“Even broken in spirit as he is, no one can feel more deeply than he does the beauties of nature. The starry sky, the sea, and every sight afforded by these wonderful regions, seems still to have the power of elevating his soul from earth.” ―
When it comes to the horror genre, what is truly terrifying? Is it the popular jumpscare tactic that Five Nights at Freddy’s employs? Or perhaps the zombie shooter Resident Evil franchise that keeps players on their toes? Maybe the nearly-urban legend P.T. that mentally exhausts players is the pinnacle of scary games? Fans of all that is spooky will debate til the end of time what makes a good horror game great, but few will argue for the lingering, cerebral fear mechanics that stay long after the controllers have been put away.
It seems like everyone feels confident in their personally-crafted strategy for surviving the zombie apocalypse, but few can answer how they’ll pull through an existential crisis despite facing one every Sunday night. Where the presence of ghastly figures may be terrifying, how many of us slowly lose contact with friends and family over the years until the sudden realization — “Oh God, I am alone.” And while a jumpscare can be undeniably frightening, it’s only temporary; being abandoned by those you depend upon, however, will permanently change you.
Isolation, abandonment, and existentialism are merely a few of the topics covered in the literary classic Frankenstein; or, The Modern Prometheus written by Mary Shelley in 1818, and it’s these everyday real and present terrors La Belle Games beautifully depicted in The Wanderer: Frankenstein’s Creature.
The premise is simple — players take on the role of The Creature, the abomination produced by Victor Frankenstein. Unlike the novel, where The Creature’s perspective is relayed to us through several different layers of narrators, La Belle Games chose to show us a retelling of his account through his own eyes. The Creature’s emotions, experiences, and personal growth are all conveyed to us from The Creature himself, giving us a very raw, very real depiction of what it would feel like to be a gentle soul whose very existence is an affront to God.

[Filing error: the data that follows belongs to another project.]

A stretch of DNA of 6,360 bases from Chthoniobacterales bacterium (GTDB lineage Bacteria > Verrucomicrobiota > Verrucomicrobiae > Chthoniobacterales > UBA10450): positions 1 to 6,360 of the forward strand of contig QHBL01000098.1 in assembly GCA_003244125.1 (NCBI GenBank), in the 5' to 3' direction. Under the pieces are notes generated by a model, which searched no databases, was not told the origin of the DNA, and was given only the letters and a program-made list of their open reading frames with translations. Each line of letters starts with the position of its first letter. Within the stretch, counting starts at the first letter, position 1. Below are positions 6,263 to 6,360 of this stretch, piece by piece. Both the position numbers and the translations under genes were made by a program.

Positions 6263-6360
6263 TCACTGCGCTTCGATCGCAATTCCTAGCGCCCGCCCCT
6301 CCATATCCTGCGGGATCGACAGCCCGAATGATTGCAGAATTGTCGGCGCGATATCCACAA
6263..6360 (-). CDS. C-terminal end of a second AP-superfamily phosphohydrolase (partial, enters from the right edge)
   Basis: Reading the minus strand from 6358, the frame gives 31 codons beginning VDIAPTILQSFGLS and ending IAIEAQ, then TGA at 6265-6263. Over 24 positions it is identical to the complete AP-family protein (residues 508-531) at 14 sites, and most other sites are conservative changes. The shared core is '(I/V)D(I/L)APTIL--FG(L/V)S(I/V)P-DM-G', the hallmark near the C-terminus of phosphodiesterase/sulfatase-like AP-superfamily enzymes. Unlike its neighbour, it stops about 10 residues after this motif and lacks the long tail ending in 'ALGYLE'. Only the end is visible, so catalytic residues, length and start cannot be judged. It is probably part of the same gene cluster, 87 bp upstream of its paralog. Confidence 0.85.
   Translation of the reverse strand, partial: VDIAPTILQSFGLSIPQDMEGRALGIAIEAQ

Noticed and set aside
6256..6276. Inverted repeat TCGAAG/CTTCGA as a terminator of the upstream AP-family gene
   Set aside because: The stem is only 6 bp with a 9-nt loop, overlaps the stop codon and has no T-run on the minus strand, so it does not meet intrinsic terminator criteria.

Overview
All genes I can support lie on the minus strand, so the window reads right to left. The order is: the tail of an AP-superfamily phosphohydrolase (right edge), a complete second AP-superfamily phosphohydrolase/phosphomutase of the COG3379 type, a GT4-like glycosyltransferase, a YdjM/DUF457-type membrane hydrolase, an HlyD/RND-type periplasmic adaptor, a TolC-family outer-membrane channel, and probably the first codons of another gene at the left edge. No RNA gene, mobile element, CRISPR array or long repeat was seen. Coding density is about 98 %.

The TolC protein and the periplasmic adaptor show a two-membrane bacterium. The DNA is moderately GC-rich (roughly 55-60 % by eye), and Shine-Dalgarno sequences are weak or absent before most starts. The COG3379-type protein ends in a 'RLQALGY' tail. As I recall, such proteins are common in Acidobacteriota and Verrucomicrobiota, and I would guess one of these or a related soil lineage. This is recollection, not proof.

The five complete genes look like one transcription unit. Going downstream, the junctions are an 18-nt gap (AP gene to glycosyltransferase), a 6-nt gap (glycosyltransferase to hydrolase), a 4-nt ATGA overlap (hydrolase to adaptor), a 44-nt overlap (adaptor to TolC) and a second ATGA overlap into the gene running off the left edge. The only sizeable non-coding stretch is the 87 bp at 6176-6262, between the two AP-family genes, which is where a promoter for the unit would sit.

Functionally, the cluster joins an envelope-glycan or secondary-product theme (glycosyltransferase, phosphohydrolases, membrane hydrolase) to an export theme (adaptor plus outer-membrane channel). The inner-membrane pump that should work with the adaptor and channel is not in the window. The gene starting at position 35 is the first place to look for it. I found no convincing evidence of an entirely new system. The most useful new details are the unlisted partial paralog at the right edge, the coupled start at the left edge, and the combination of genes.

At first, there was nothing; then, there was light. So begins The Wanderer: Frankenstein’s Creature, as players begin to take control of a cloaked figure up against the wall. He moves slowly, the room only coming into a grayish focus as he lumbers rigidly across the room. It’s as if he hadn’t used his limbs in a long time.
After exiting the strange home (which he remarked he’d later learn was a gruesome birthplace), The Creature’s world becomes a little more colorful. Bright and airy, his mood is elevated, and he races around the grassy area, eager to learn everything about this stunning new world. Eventually, he tires himself out, but comes to in a small corner of the woods. This place, with its vivid colors and beautiful lighting, is the first that is truly crisp and distinct; here in nature, this unnatural being feels at home.
The Creature’s world continues to expand as he chances upon a village. At first, he’s merely curious about the town and its inhabitants, but he soon learns they do not return the sentiments; for reasons unbeknownst to him, the beings contort their faces in anger, surround him with pitchforks and fire, and even throw stones at him.
At this point, he is faced with a choice: does he hurt those who have hurt him, or does he turn the other cheek? It is up to the player to make this decision — the first of many.
Licking his wounds, The Creature flees to a small hovel attached to a quaint wooden cottage. He spends a full year here, observing a small family and insatiably learning all he can about mankind. It is here where he tries to be loved, and it is here where he learns rejection yet again. Players watch as the family they’d become attached to for entire seasons — tending their fields, chopping their wood, and learning of their ways in secret — cast him out from the only source of warmth and belonging he’d ever known, even if it was one-sided.
I could keep going, but I don’t think I’ll spoil the story — even those who remember reading Shelley’s masterpiece from high school will find slight differences in this insanely gorgeous retelling, so this experience will feel only slightly familiar even to the most veteran of English lit fans. Still, it pulls enough from the classic novel that it will most certainly enhance players’ understanding of the book, acting as a companion piece of sorts.